Dynamical Systems Theory: A New, Interdisciplinary Lingua Franca
The purpose of this paper is to track the rise of Dynamical Systems Theory and its correlate, Chaos and Complexity Theory, in the hard sciences and explore their relevance to the humanities in general, using examples from the field of applied linguistics in particular. More specifically, this article (1) discusses the concepts of 'classical determinism', 'reductionism', 'fractals', 'chaos' and 'complexity'; (2) suggests ways that they can be applied in the humanities through interdisciplinary research and innovative methodologies; and (3) calls on humanists to tackle the epistemological ramifications of this new paradigm.
||Chaos, Complexity, Dynamical Systems, Applied Linguistics
The International Journal of Communication and Linguistic Studies, Volume 10, Issue 1, pp.47-58.
Article: Print (Spiral Bound).
Article: Electronic (PDF File; 354.319KB).
Instructor of Spanish, French and Linguistics, Department of Modern Languages, School of Humanities, St. Edward's University, Austin, Texas, USA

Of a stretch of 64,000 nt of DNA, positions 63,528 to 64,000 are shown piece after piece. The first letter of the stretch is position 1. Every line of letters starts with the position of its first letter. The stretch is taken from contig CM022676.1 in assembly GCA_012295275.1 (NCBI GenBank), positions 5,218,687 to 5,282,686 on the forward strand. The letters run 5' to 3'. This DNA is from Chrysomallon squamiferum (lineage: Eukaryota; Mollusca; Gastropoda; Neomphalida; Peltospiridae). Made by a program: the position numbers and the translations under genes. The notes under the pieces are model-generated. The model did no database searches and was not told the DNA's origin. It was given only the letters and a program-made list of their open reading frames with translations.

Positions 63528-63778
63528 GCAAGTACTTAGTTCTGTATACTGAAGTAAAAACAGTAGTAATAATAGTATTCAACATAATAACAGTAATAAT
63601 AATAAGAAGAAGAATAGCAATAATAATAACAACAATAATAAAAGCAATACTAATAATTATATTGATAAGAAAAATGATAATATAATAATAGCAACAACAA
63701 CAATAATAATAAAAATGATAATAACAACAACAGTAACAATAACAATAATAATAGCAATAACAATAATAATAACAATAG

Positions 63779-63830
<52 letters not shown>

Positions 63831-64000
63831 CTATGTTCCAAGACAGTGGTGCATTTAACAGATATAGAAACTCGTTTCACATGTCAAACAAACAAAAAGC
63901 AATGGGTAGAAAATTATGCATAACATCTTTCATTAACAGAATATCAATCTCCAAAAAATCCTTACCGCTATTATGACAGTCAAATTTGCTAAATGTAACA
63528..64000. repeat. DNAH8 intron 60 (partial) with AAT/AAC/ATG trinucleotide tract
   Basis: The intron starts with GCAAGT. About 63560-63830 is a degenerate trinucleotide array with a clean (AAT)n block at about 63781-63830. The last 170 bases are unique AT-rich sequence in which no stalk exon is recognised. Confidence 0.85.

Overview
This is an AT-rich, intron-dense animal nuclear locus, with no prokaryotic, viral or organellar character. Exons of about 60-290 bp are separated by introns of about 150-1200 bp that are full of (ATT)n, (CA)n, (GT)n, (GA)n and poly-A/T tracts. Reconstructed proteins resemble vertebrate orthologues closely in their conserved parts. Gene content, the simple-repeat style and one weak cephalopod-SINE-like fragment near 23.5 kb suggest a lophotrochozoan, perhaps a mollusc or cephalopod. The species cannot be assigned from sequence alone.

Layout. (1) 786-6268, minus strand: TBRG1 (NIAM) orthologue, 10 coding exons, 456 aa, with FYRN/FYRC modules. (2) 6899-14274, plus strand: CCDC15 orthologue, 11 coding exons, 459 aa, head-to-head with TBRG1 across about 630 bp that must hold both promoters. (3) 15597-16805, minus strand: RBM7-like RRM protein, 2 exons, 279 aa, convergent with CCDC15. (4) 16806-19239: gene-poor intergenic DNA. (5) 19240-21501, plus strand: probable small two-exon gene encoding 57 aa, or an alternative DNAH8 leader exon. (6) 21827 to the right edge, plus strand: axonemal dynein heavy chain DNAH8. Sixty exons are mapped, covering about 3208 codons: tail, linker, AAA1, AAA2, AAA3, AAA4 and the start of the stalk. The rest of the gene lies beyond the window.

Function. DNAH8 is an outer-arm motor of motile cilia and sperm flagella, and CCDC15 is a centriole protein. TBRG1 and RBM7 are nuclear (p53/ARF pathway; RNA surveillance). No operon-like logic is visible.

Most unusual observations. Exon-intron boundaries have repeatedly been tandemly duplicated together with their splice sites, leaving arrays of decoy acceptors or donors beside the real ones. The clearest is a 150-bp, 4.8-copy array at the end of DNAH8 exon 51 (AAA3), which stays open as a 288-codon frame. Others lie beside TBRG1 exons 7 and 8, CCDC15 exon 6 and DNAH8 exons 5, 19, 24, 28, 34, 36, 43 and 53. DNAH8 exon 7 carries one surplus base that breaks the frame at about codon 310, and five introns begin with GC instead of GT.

Cory Lyle received his MA in French/Romance Linguistics in 2008 and his PhD in Hispanic Linguistics in 2012 from the University of Texas at Austin. He is currently teaching Linguistics, Spanish and French at St. Edward’s University in Austin, Texas. His research interests include Dynamical Systems Theory, second language acquisition and discourse analysis. His conference presentations include "Tense alternations in L2 French narratives: a reexamination of the Congruence Principle" for Chronos-8: 8th international conference on tense, aspect, modality and evidentiality. His recent publication, "The fractal nature of French tense/aspect acquisition", is due to appear in the upcoming issue of the Journal of Applied Linguistics.